The year Margaret is ten, no money is left: instead there is a note saying "NO MORE MONEY FOR MARGARET". On the recommendation of the archdeacon, Margaret is sent to St Luke's Orphanage. Travelling to the orphanage, Margaret meets Lavinia, Peter and Horatio Beresford. Peter and Horatio are also going to the orphanage; Lavinia, aged 14, is going into service as a scullery maid.

The orphanage is poor, and the children are underfed, and treated badly by the sadistic Matron who is in charge. Margaret wants to run away, but Lavinia asks her to look after Peter and Horatio so she agrees to stay. From the beginning, Matron dislikes Margaret and feels that "she must be humbled" (p 30), but Margaret's spirit cannot be crushed."


message 9: by Js700 (new)

Js700 | 107 comments OK, No we definitely don't think it was Noel Streatfield's "Thursday's Child." None of those details are ringing true, and we are certain it wasn't that old. Thanks for the suggestion, Sheri, and update, Kris. Wish it was this!

Update: we are not sure it was a hedge. Might have been a door in a wall or a hole in a wall instead. There was definitely this feeling of leaving/escaping from one place to the next.

message 10: by Andria (new)

Andria (airdna) | 2501 comments Mod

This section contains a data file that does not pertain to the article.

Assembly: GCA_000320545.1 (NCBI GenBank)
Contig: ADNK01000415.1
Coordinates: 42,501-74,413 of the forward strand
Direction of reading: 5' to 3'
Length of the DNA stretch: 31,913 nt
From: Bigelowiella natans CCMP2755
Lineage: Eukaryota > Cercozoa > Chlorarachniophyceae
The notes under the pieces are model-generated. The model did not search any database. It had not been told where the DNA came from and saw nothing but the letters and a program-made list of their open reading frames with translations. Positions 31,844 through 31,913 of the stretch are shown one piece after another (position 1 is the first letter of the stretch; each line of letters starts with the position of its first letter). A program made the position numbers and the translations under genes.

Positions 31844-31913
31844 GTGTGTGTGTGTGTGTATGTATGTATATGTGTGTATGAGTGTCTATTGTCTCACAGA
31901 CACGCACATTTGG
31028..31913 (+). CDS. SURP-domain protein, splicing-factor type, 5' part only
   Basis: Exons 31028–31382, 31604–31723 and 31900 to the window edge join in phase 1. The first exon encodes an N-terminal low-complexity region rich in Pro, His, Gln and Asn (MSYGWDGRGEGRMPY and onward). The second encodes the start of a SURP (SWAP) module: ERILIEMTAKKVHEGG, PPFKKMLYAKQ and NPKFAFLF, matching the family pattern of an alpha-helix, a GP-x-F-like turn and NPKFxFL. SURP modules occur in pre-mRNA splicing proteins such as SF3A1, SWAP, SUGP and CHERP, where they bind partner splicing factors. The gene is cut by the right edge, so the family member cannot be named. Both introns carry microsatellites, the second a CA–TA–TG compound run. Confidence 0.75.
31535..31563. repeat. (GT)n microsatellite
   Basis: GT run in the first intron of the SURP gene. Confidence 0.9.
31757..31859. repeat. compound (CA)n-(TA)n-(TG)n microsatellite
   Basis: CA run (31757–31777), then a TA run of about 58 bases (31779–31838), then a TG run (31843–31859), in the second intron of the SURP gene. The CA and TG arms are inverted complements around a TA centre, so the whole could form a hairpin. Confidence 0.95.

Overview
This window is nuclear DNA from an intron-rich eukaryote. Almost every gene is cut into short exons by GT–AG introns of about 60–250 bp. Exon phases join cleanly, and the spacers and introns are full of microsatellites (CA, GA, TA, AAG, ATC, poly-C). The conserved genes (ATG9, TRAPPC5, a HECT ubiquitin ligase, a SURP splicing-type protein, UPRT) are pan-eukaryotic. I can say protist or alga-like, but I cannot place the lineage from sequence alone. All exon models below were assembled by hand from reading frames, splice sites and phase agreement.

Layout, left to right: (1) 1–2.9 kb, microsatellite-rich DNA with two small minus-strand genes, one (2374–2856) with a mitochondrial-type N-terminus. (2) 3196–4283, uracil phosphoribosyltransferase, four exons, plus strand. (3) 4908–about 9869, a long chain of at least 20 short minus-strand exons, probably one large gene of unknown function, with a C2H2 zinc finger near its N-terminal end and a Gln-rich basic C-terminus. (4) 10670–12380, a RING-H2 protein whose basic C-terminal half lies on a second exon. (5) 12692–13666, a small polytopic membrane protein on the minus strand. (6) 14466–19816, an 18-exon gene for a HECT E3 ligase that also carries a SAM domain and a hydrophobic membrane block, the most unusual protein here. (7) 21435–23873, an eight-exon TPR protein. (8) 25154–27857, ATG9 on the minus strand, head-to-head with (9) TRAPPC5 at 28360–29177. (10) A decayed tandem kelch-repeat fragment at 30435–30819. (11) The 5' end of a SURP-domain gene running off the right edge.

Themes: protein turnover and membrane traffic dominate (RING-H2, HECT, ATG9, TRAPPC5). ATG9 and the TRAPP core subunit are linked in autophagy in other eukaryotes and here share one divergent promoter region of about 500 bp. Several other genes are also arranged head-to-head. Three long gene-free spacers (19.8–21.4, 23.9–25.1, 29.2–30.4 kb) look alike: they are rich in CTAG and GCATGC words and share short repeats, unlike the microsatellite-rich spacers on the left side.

This one also has fantasy/magic elements, but the canals play a big role, as I recall. The Water Mirror

message 11: by Michael (new)

Michael Dougherty | 11 comments Solved; I happen to have a library copy of this charming children's book at home this very moment! Congratulations, Js700, your memory served you well! And here it is:

The Gate In The Wall
Ellen Howard (Author)
Atheneum; April 1, 1999
•ISBN-10: 0689822952
•ISBN-13: 978-0689822957

I'm finding Ellen Howard's book a pure delight to read, I recommend it highly... and amazingly enough, I'm an adult, and my reading tastes tend more towards non-fiction! It's only Howard's odd, self-defeating choice of title that's kept her wonderful book so anonymous. No matter how poetic 'gate' may be, or how important it is for the story (it appears early on, and it changes our young heroine's life), "The Gate in the Wall" is a complete non-sequitur for the book's subject, which is life along mid-England's canals during the 19th Century. You know something's seriously wrong when so many brilliant book-searchers couldn't hit on the title, and a bumbling amateur like myself has to stumble face-first on top of it!

[Spoiler Alert:]